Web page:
"A portrait is a picture in which there is just a tiny little something not quite right about the mouth." -- John Singer Sargent

Thursday, November 18, 2021

Edgar Allan Poe

 This Bas-relief of Edgar Allan Poe by J. Genson, 1973, illuminates the front of the poet's tomb in Westminster Burying Ground, Baltimore, Maryland. 

J. Genson, 1973

It is a modern replacement for the 1875 medallion by Frederick Volck. The Edgar Allan Poe Society explains what happened.

The front of the monument features a bas-relief bust of Poe, with the dates 1809 and 1849. (The original portrait of Poe was carved in statuary marble by Frederick Volck. Over the years, the soft marble became terribly weathered and worn. It was replaced in 1938 with a newer copy, cast in bronze. This copy was stolen in the late 1970s and again replaced. The original medalion is now on display in the Edgar Allan Poe House and Museum in Baltimore, MD.)

 The Volck Medallion wound up in the Edgar Allen Poe House and Museum on Amity Street.

The Edgar Allen Poe Society's signage  in the Museum says this about the marble medallion.

The Poe Monument was erected in 1875. The remains of Poe and Maria Clemm were removed from the original Poe family plot in the rear of the Old Western Burial Grounds. Virginia’s were moved form  New York in 1895 and buried on the left side of the monument.  Baltimore school teachers raised funds from Baltimore school children through a “Pennies for Poe” collection to help pay for the monument. 

The original base relief was stolen in 1968 and replaced with a bronze medallion which was also stolen shortly after it was mounted on the monument. That was replaced by the current recessed bronze medallion.

The original marble base relief was accidentally found in a Leesburg Virginia antique shop where it was being sold as a Confederate Civil War tablet. In 1978 it was donated to the Poe House and Museum. The condition of the stone is the result of acid rain, pollution and rough handling.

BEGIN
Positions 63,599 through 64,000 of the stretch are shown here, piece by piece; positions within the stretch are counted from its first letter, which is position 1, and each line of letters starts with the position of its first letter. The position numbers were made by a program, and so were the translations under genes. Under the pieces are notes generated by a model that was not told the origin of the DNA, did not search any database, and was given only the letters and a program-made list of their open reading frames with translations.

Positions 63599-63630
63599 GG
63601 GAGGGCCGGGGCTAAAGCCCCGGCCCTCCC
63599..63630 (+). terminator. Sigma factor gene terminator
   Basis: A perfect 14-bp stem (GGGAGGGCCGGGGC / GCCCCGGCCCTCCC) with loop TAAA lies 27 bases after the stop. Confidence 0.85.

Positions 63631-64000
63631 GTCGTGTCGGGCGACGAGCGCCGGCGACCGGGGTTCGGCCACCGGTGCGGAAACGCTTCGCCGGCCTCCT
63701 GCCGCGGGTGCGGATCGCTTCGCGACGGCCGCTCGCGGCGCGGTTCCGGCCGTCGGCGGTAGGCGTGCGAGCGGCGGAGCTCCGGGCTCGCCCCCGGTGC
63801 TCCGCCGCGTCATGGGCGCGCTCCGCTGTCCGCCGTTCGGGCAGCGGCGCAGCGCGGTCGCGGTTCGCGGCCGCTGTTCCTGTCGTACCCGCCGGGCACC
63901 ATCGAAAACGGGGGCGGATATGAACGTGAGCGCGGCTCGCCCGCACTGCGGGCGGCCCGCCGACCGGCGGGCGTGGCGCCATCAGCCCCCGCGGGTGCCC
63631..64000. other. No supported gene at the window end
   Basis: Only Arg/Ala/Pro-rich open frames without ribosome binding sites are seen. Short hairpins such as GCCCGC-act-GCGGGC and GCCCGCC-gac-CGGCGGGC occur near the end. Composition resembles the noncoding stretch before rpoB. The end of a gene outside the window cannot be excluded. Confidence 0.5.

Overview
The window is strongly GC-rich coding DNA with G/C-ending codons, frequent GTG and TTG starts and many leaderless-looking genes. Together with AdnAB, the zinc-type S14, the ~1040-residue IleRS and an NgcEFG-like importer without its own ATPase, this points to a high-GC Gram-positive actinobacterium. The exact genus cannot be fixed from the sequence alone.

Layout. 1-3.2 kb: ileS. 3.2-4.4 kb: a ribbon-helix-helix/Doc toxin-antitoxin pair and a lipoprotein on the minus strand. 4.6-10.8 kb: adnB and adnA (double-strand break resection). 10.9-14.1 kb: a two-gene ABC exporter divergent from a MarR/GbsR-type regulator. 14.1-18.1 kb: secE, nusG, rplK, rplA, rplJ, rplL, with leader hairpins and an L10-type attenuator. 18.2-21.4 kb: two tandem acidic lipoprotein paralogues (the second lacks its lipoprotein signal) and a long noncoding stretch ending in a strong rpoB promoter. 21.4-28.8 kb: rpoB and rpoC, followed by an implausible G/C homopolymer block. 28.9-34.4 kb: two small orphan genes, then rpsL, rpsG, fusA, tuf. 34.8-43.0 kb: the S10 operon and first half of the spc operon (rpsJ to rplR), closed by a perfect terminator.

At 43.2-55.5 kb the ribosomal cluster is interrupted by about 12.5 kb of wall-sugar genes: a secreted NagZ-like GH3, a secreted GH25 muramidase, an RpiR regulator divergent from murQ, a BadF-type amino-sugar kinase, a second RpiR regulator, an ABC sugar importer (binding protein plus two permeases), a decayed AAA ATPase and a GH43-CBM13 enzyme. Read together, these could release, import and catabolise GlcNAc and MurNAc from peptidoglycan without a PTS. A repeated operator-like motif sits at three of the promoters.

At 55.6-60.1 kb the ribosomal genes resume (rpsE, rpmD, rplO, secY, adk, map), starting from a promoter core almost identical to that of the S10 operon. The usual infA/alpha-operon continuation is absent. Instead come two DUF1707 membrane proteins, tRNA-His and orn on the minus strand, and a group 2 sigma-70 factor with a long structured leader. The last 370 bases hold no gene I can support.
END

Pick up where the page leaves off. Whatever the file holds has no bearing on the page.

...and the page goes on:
The University of Maryland Baltimore County has this undated photo of Volck's marble medallion.

  This detail from the cover image of Leslie's Illustrated Weekly Newspaper,   December 12, 1875 shows Volck's marble relief of Poe.

The full cover image shows Schoolteacher Sarah Sigourney Rice crowning the monument with “a chaplet of evergreens” and a raven, as it is unveiled.

Baltimore, MD. -- Unvailing and Dedication of the Monument to Edgar Allen Poe, Wednesday, November 17th, in Westminster Churchyard, under the auspices of the Baltimore Teachers' Association.
From Sketches by Harry Owen and Photographs by J. J. Edmonson.

Harper's Weekly, on December 11, 1875,  says that “A place has been left for an epitaph, which it is expected will be written by Alfred Tennyson.” Tennyson is said to have replied to the request for an epitaph: “How can so strange and so fine a genius, and so sad a life, be exprest and comprest in one line?”

The tradition of “Pennies for Poe” continues as people leave coins on Poe's monument.

Edgar Allan Poe
January 20, 1809
October 7,  1849

It should be noted that the monument gets Poe's date of birth wrong, it was January 19, 1809.

On one side of the Monument we find Virginia Clemm Poe, the poet's cousin and wife. Her remains were moved here from Fordham in New York, ten years after the monument was placed here. They had been rescued from Forham as the cemetery was being razed in 1883. She was placed here on  January 19, 1885. That would have been Edgar Poe's 76th birthday.

And on another side of the monument, Maria Poe Clemm the aunt of the poet and Virginia's mother. She was known as “Muddy“ in the Amity Street household, and like the poet had been buried in Poe family plot in this cemetery.

The location of the unmarked grave where  Poe had been  interred in 1849 is now marked with this stone, placed by Orrin C. Painter in 1913.  

“Quoth the Raven, ‘Nevermore’”
Original Burial Place of
Edgar Allan Poe
October 9, 1849
November 17, 1875.
Mrs. Maria Clemm, his mother-in-law,
lies upon his right and Virginia Poe
his wife upon his left under the
monument erected to him in this

“Quoth the Raven, ‘Nevermore’”

This dry point etching of Edgar Allan Poe by Oscar Cesare was auctioned in 2020.
Edgar Allan Poe
by Oscar Cesare
Final Proof

It appeared in The Washington Evening Star on January 18, 1931 along with a verse of  poetry. While the article identifies it as “a very morbid poem of Poe's,” it's really The Forsaken by Estella Anna Lewis which Poe described as “the most beautiful ballad of the kind ever written.”

“A few lines of a very morbid poem of Poe's reproduced from the actual manuscript, which is in Richard Gimbel's collection.” 
Could I but know when I am sleeping
Low in the ground
One faithful heart would there be keeping
Watch all night round,
As if some gem lay shrined beneath
That sod's cold gloom,
’T would mitigate the pangs of death
And light the tomb.


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